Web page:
Shitty music has given bubblegum a bad name. Which is a shame, because gum is delicious. But musically, it can associate groups unfairly with the mainstream garbage of the bubblegum kingdom and makes the phrase seem negative when it's actually used as a positive, such as in the following:
Jens Lekman is pure bubblegum.
See, not fair. Now the witty Swedish songwriter is lumped with the likes of Hanson in Google Purgatory whenever someone types in “bubblegum pop.”
Yet it's true. Lekman is bubblegum to the core. What else describes a singer whose songs contain onomatopoetic choruses mimicking heartbeats while sampling “Heat Wave?” He has a knack for sweet lyrics and catchy hooks. He's charismatic and well composed. He uses high-pitched bells in his songs on a regular basis.
How else can you describe music that's based in sugar, but so very easy to chew on for hours? Is Jens Lekman a kitten, perhaps? Maybe (kittens have claws.) But his music is bubblegum that comes in many flavors, from sugar-bursting sweetness to lip-puckering sour. His songs contain a somberness that belies their narrative comedy—most of his works have a story to tell—and sing-songy choruses laced with many, many samples keep the man in a realm all his own.
Lekman's show Saturday at Wonder Ballroom almost didn't happen. Following a long set by ball-busting stand-up comedienne Tig Notaro—a strange choice for those unfamiliar with Jens' often sidesplitting lyricism—Lekman took the stage looking pale. Not Swedish pale, but ill. “Usually I don't play sitting down,” he said as he took a stool. “I've come down with something.” He explained he was urged to cancel, but wasn't about to pass up a Saturday in Portland. “So if I look at you with puppy dog eyes, you sing the words,” he said coyly before launching into the poppy “I'm Leaving You Because I Don't Love You Anymore,” a prime example of Lekman's knack for making the melancholy seem giddy.
Perched on his stool, Lekman remained the showman, though relegating much movement to his ladies on bass and violin and gentlemen on drums and samples (whose names were drowned out by cheers and could not seem to be found online). He led the audience on call-and-response during such songs as “Black Cab” and the doo-woppy bliss of “Kanske Ar Jag Kar I Dig,” smiling charmingly and clapping all the way. It was evident Lekman loves what he does, frequently closing his eyes during violin solos with a smile draped across his face. He even left his stool to join the rest of the band in stretching his arms out and playing airplane onstage in one very odd, yet inexplicably happy moment.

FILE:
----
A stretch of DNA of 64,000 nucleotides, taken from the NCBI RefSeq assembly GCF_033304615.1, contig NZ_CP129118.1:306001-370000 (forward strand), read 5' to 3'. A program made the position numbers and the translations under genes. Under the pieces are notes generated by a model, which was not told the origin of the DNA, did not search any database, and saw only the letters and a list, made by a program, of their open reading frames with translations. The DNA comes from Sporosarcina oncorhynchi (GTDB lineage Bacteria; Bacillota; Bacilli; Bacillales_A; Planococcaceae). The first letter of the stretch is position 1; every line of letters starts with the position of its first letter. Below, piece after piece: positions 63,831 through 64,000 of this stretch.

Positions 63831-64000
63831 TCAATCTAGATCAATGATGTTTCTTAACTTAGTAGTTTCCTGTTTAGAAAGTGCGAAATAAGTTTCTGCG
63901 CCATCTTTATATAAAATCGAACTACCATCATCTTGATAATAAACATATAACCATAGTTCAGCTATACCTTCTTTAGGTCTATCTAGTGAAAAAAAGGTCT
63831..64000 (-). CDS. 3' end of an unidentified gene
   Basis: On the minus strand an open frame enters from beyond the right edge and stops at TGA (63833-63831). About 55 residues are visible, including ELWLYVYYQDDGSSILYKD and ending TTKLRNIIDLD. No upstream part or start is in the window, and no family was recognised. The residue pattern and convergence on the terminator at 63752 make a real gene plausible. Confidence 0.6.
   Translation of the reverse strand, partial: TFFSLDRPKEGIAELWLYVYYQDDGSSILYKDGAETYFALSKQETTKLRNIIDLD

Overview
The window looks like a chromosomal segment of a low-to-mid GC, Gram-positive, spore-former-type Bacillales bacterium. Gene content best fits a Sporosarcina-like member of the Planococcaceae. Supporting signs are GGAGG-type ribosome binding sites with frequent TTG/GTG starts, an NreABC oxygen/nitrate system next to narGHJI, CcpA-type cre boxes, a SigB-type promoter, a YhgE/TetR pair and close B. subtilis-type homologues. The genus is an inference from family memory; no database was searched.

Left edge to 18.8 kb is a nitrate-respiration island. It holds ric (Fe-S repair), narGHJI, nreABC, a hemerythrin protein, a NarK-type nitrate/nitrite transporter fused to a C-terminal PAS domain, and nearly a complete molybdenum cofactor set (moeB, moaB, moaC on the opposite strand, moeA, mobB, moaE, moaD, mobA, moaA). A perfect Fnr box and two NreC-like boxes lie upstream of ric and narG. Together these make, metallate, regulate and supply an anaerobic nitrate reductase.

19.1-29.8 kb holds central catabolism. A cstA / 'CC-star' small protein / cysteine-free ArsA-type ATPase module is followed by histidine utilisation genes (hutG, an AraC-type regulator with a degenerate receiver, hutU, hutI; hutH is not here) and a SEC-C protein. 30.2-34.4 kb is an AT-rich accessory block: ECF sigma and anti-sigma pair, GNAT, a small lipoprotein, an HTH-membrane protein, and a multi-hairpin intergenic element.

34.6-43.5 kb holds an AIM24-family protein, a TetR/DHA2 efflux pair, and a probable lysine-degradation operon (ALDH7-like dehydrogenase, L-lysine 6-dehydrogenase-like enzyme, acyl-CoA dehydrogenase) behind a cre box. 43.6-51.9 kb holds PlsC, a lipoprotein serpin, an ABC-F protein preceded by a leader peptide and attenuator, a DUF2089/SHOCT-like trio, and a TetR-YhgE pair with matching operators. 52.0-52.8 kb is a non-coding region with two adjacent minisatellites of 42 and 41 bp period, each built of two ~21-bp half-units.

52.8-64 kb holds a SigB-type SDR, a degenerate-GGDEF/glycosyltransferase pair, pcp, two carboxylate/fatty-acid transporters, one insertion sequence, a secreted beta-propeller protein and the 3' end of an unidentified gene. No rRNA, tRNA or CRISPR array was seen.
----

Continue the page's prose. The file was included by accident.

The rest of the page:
Plucking at his semi-hit “A Postcard to Nina,” which he introduced as a “gentle response to Proposition 8,” Lekman got into storyteller mode, finally making good use of the stool the sick Swede was confined too. Throughout nearly 10 minutes, he embellished the story behind the song, about his journey to Berlin to visit lesbian friend Nina and her parents, only to be prodded into pretending to be her fiancé over dinner and drawing the admiration of the father. Lekman deadpanned the story between verses, which had an army of girls singing along and the crowd in stitches.
After finishing “Nina” on a high note, Lekman left his stool and began to channel his energy with songs such as “The Opposite of Hallelujah,” “Into Eternity,” and “The End of the World is Bigger than Love” before cutting it short at just more than an hour.
The band returned for a rowdy, sing-along take on “A Sweet Summers Night on Hammer Hill,” with Lekman pounding his chest and describing his heartbeat through a goofy chorus of “ba ba ba ba ba ba ba ba.” The band then left the stage, and the charming singer promised “one more, before I start coughing blood.” He then took to one knee, explaining the Swedish custom of kneeling before the queen, before launching into “Sylvia,” a somber song he explained is about a pact he made with the queen in a childhood dream before realizing she's just “an old conservative bitch.”
“Thank you Portland, you have cured me,” Lekman said upon finishing the melodic song and leaving the stage.
Apparently, a spoonful of sugar really does help the medicine go down—and it's ok to swallow bubblegum.
Photo courtesy of Jens Lekman